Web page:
Monday the deadline pressure was high:  we needed to finish the cathedral for a wedding the next day.  A bored girl said loudly to her friend as she passed, "They are always working on that thing!" in a Valley girl accent, and we took to repeating that to each other.  "Oh my God, they are always working on that thing!"  Lots of people were on hand, and we finally finished up in the middle of the night.

The cathedral was stunning when it was done.  The wedding was moving and delightful, two well-suited people getting married in a beautiful church one of them had built for the occasion.  Then the congratulatory drinking began, and the groom told me that he and one of his attendees were going to fight over at the infamous Thunderdome.  "I want to fight at Thunderdome," I said artlessly, and he cut me off, sneering.  "You couldn't handle it.  One blow to the head, and you'd be out.  Concussion!"

"I have a big head," I said challengingly.  I hate being told that there is something I can't do, and a six foot-tall lesbian who works a blue collar job jumped on the chance.  "I'll fight you," she said.  I agreed to this in the heat of the moment, and we all hopped on an art car which had been arranged to carry the wedding party over to the Thunderdome festively.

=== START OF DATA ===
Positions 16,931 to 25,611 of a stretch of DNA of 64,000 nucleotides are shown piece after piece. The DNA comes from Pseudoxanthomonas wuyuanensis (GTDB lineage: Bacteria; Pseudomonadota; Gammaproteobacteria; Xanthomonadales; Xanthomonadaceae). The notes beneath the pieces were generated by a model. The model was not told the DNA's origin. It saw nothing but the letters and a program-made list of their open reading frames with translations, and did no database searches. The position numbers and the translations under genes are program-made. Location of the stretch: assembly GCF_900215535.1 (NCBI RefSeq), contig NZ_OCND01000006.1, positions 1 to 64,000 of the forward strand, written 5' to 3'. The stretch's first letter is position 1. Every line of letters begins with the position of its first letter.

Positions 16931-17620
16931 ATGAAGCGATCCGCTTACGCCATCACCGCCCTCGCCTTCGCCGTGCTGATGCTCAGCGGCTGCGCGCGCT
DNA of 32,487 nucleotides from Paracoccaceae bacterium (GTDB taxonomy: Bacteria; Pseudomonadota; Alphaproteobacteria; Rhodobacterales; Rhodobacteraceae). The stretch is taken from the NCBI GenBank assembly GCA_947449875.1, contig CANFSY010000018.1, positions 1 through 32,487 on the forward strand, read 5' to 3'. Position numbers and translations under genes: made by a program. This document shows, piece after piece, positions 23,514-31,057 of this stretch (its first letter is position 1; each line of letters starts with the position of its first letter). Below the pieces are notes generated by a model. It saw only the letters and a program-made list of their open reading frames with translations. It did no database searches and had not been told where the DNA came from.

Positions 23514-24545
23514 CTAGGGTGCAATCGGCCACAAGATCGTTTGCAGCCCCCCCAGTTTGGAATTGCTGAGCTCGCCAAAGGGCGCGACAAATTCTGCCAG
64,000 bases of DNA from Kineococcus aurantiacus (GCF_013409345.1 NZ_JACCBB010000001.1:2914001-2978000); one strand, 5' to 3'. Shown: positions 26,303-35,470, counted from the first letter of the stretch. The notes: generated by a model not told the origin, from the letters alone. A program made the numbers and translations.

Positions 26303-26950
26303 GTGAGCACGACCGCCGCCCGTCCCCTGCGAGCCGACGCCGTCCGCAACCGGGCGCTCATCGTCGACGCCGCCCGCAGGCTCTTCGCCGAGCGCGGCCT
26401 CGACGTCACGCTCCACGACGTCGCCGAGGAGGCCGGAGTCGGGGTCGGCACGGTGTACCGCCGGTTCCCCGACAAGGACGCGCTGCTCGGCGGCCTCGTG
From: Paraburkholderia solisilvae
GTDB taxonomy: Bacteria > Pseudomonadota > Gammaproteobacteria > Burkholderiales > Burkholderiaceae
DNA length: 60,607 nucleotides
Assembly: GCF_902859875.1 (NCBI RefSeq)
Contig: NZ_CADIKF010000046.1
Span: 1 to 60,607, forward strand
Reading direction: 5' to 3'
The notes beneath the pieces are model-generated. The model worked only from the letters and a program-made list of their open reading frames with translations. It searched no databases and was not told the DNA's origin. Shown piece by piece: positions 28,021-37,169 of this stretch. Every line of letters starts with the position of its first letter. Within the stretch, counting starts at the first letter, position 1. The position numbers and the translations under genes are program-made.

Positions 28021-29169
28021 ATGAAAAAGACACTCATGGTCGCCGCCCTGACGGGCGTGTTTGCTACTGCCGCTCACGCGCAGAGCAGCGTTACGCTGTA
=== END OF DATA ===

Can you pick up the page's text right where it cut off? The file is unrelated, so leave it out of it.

While we watched the groom and his attendant fight, the groom still in his wedding suit, I had second thoughts.  "This skirt is really expensive," I said.  "I should come back another day, when I'm dressed for it."  "Just lose the skirt," said my insistent campmate.

"I should have some kind of handicap," I said, looking at my larger, stronger companion.  "Let's just agree not to hit each other in the face.  That's our moneymaker: the face."  She agreed.